|Province of Belgium|
The Coo Waterfalls (municipality of Stavelot)
|• Governor||Michel Foret|
|• Total||3,844 km2 (1,484 sq mi)|
|Population (1 January 2012)|
|• Density||280/km2 (730/sq mi)|
It borders (clockwise from the north) Limburg in the Netherlands, North Rhine-Westphalia and Rhineland-Palatinate in Germany, Diekirch in Luxembourg, and in Belgium the provinces of Luxembourg, Namur, Walloon Brabant (Wallonia), as well as those of Flemish Brabant and Limburg (Flanders).
It is an area of French and German ethnicity.
The province has an area of 3,844 km², which is divided into four administrative districts (arrondissements in French) containing 84 municipalities.
Its capital is its name giving city of Liège.
Municipalities that have city status have a (city) behind their name.
List of Governors
The modern borders of the province of Liège originated in 1795 in the unification of the Principality or Prince-Bishopric of Liège with the revolutionary France Department of the Ourthe (sometimes spelled Ourte). Most of the province traces its history to the Prince-Bishopric of Liège though. Prince-Bishopric of Liège was dissolved in 1795, when it was annexed by France. Its territory was divided over the départements Meuse-Inférieure, Ourthe, and Sambre-et-Meuse. Creating the modern boundaries of the Liege Province.
Liege was French under Emperor Napoleon Bonaparte who visited the city during one of his campaigns. He and his troops were welcomed with royal feasts. The Next morning, Napoleon having enjoyed the quality of Liege’s wines, ordered his troops to burn all the vineyards around Liege, in order to prevent the Liege wine industry from competing with the French wine industry. After Napoleon’s Defeat in 1815 at Waterloo the Liege province became part of the Kingdom of the Netherlands. Liege University scholars wrote the Dutch constitution. Despite Liege’s many contribution to the Kingdom of the Netherlands, the people of Liege felt discriminated against by the Dutch because of their language (French) and their religion (Catholicism), were different from that of the Netherlands.
In September 1830, when rumors were heard that Brussels was expelling the Dutch, Liege intellectuals who had been in contact with Brussels scholars in Paris to talk about dreams of a free Belgium, quickly rallied the people of the city and formed a militia to march to the rescue of their Brussels fellows in their struggle against the Dutch. They brought along an old piece of artillery and it’s operator, Charlier Wooden Leg, who was a veteran from Napoleon’s armies, and who indeed had a wooden leg. Charlier Wooden Leg and his cannon received much of the credit for the Belgian’s victory in Park Royal, where he literally blew the Dutch soldiers away. Brussels was free and Belgium was being formed. Many of Belgium’s founding fathers came from Liege. In the 19th Century, Liege Province was a pioneer region in the Continental Europe Industrial Revolution. It’s rich coal deposits and John Cockerill’s steel factories help put Liege and Belgium on the map as an economic powerhouse to be reckoned with. In the 20th century, the Liege Province, which borders Germany was the first to be attacked in two world wars by the Germans. In World War I, Liege’s strong line of reinforced concrete military forts halted the German’s conquest of Belgium for a few days, giving time to the King and the rest of the Army to dig their trenches in Flanders and line up for the Flanders Field Battles. In world War II, Liege was the Allies’ key and final objective in the Battle of the Bulge. There the Germans orchestrated their final counterstrike and offensive move against allied troops. The battle of the Bulge saw many Belgians and Americans die alongside in the cause of freedom. When the US troops arrived in Liege, the people of the city flooded the streets, kissed the Americans, danced on tanks with them. Malmedy and Saint-Vith saw peculiarly intense battles against the Nazis.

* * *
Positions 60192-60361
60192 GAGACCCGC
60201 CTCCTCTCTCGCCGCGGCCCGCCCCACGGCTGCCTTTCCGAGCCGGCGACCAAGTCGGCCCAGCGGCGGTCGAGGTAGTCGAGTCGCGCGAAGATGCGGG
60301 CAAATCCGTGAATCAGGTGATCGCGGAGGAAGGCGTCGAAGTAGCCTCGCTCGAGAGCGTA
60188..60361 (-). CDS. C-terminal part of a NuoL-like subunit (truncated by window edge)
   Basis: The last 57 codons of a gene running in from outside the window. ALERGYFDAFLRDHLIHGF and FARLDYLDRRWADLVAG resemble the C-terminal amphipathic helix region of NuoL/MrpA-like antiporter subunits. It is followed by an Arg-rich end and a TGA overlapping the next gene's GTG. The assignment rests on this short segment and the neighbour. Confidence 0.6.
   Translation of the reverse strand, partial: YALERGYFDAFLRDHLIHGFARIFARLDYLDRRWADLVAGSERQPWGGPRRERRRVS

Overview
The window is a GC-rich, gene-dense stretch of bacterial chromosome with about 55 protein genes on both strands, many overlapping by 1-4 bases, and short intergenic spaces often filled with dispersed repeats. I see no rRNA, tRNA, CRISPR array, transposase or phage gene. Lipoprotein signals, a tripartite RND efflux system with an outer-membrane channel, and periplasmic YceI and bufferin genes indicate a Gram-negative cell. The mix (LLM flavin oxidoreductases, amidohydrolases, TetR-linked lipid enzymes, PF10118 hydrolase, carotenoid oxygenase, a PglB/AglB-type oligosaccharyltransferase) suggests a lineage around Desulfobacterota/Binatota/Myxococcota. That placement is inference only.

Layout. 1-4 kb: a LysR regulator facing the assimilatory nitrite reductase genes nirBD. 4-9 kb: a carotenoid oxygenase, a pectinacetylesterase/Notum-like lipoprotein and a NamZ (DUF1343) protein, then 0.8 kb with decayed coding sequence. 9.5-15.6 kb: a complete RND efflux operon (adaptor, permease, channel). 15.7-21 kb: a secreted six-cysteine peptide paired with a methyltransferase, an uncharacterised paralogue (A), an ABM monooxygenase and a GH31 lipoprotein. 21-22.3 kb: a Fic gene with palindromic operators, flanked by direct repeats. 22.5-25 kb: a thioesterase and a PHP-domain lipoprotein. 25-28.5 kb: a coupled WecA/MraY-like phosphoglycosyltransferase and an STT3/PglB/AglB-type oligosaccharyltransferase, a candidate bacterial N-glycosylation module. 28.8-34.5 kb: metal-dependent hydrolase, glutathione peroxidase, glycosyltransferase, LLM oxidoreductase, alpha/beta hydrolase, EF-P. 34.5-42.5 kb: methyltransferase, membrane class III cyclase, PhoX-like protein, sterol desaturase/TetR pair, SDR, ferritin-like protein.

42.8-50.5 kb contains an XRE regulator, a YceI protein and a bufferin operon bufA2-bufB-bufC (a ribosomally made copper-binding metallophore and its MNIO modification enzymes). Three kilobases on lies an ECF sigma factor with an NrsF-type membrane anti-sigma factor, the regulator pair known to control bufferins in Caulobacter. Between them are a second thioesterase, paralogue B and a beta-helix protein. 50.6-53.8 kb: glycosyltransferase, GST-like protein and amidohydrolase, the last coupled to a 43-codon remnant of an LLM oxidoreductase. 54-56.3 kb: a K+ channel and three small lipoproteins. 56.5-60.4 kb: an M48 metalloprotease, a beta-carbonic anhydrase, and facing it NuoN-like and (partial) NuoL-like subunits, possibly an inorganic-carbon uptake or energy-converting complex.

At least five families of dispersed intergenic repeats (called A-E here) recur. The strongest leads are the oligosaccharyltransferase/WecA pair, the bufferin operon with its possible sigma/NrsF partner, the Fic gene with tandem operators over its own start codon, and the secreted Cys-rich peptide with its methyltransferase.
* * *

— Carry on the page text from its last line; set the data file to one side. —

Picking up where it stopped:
Liege’s heavy industry thrived in the Golden Sixties. It has been declining ever since creating much unemployment and related social issues. However, Liege is the last city of Wallonia to still have a functioning steel industry. Liege Continues to be the economic and cultural capital of Wallonia with its university, its medieval heritage, its ailing but still functioning heavy industry. The Province has many projects to redevelop Liege and make it once again the light upon a hill it has been on so many occasions in the past 1200 years[clarification needed].
- Population per municipality on 1 January 2012 (XLS; 214 KB)
- Official web site of the Liège province (French) (German)
- Bureau des Relations Extérieures de la Province de Liège (French)